Dance Up Close to Kyra Nichols with the New York Theatre Ballet
As the Ballerina Coaches Jerome Robbins' "Antique Epigraphs" for the Company
New York Theatre Ballet at New York Live Arts from February 24-27, 2016.
Performances: Wednesday, Thursday and Friday at 7:30pm; and Saturday at 2pm and 7:30pm.
Tickets start at $15, and are available online at New York Live Arts by calling the Live Arts box office at 212.691.6500, or by visiting the box office, Monday-Saturday 1pm - 9pm and Sunday 1pm - 8pm.
Inside the warm dance studio of St. Mark’s Church-in-the-Bowery a tiny gathering of dance-loving reporters waits patiently, anticipating the arrival of the glorious Kyra Nichols. If I close my eyes, I can see her dancing: elegant, precise, and natural in every role. Today Nichols, now retired from New York City Ballet since 2007, is coaching the New York Theatre Ballet in Jerome Robbins’ Antique Epigraphs, one of the legendary dances to be performed by the company during their Legend and Visionaries 2016 season at New York Live Arts. She was in the original cast in 1984.
Unfortunately the ballerina is late, rather ingloriously stuck outside the Holland Tunnel in a mammoth traffic jam. Getting to rehearsal has been the hardest aspect of coaching, she tells me later. Grounded in Los Angeles for three days after working at Jennifer Ringer’s Colburn School, she couldn’t make it to NYTB’s first rehearsals. But the company, whose dancers she calls, “wonderful, quick, and knowing how to perform” valiantly began preparing solo passages from video. At this particular rehearsal, the group — only a week into the work — is already performing with confidence — such a pleasure to watch. I believe this is due to Nichols’ extraordinary warmth and disarming down-to-earth coaching approach. Her belief in the artists in front of her seems to bring out their best.
New York Theatre Ballet Week 1 of Rehearsal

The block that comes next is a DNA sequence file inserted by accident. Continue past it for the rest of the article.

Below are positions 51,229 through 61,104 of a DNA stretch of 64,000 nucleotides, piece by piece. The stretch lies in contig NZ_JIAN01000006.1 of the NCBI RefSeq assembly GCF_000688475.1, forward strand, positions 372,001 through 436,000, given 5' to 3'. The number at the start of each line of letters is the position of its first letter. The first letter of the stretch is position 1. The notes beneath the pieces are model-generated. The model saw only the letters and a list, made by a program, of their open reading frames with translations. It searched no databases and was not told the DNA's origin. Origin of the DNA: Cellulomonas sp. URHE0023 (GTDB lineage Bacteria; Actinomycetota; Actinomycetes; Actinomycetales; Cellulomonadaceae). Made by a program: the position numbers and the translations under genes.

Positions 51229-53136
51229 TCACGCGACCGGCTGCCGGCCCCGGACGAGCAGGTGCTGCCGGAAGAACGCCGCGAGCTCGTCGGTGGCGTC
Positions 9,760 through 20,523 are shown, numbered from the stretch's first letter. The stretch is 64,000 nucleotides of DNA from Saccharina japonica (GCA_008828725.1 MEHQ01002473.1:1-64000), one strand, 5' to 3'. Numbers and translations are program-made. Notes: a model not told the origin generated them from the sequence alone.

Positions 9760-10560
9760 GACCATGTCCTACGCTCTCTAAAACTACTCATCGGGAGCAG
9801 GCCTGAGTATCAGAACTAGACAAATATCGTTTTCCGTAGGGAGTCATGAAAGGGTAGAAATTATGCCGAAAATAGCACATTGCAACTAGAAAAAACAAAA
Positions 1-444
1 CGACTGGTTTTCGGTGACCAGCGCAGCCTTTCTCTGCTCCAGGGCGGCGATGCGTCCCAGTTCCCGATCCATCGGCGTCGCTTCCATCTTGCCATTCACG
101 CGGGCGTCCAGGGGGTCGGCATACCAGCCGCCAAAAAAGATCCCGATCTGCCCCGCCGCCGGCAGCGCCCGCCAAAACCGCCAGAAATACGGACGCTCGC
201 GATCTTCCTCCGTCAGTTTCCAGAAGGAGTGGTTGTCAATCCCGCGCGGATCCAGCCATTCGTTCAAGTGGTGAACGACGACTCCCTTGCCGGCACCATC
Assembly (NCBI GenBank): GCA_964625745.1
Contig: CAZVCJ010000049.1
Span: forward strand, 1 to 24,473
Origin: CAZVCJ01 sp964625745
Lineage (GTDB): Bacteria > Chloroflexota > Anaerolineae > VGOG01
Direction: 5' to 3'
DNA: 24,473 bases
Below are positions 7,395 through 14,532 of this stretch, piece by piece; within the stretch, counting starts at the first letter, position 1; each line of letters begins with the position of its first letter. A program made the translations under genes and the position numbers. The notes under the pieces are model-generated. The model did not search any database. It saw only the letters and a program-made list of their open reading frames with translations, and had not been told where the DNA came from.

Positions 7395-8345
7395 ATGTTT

Nichols finds returning to Antique Epigraphs similar to revisiting an old friend. Little things come back, remembering that a moment when everyone stands still is really about breath and bringing the stage to life. Big ideas also return. “Jerry (Jerome Robbins) liked dancers to be comfortable in their own shell and Balanchine wanted to see our personality on stage, he wanted to see you. This is what I am trying to pass on,” says Nichols. “I didn’t like people picking at me too much when I was dancing, I wanted to find my own way. And I think that’s important for a dancer…their interpretation should be their interpretation. It is not about me. It is about them: enjoying it, putting it on stage, bringing the dance to life.”
For ballet dancers who spend a majority of their day refining detailed and complex physical patterns, Robbins’ ballets can be a challenge. “Jerry’s pieces are relaxed and you need to feel comfortable with that simplicity.” Nichols adds, “I find myself working on weaving the steps together. It’s not step, step, step — but a whole picture. ”
The New York Public Library. (1979).Photo by Martha Swope. New York City Ballet production of "The Four Seasons" with Kyra Nichols and Daniel Duell, choreography by Jerome Robbins (New York) Retrieved from http://digitalcollections.nypl.org/items/7f4c1a70-21af-0133-87df-58d385a7b928
More memories flood in. “My favorite role for Jerry was 'Spring' in The Four Seasons (which premiered in 1979). He created that on me. Before then, I wasn’t in any of his ballets, not even in the corps. I thought he didn’t like me. Then all of the sudden he called me for 'Spring' and it just worked. He was a left-turner and I could turn left. I just followed him. There was no awkward moment. I treasure that.”
Robbins, notorious for being difficult, had a great relationship with Nichols. “He was really nice to me especially when Joe (her first son) was born. He just loved Joe. We called him Uncle Jerry. He would come to my dressing room after I danced and would want to see Joe. It wasn’t to tell me that I danced nicely.”
The program includes: the NYTB Premiere of Jerome Robbins' Antique Epigraphs set to Debussy's "6 Épigraphes Antiques", staged by Kyra Nichols; the world premiere of San Francisco choreographer Milissa Payne Bradley's Chemical Bond set to "Serenade Op. 98 Apres un Reve" by Gabriel Fauré; Richard Alston's Such Longing set to "Mazurkas" by Frédéric Chopin, staged by Martin Lawrance; Song Before Spring set to Philip Glass' Piano Etudes Nos. 1-10 choreographed by Zhong-Jing Fang and Steven Melendez, featuring the NYU Steel Drum Ensemble led by Josh Quillen, Director of the NYU Steel Drum Ensemble and Jonathan Haas, Director of Percussion Studies at NYU Steinhardt.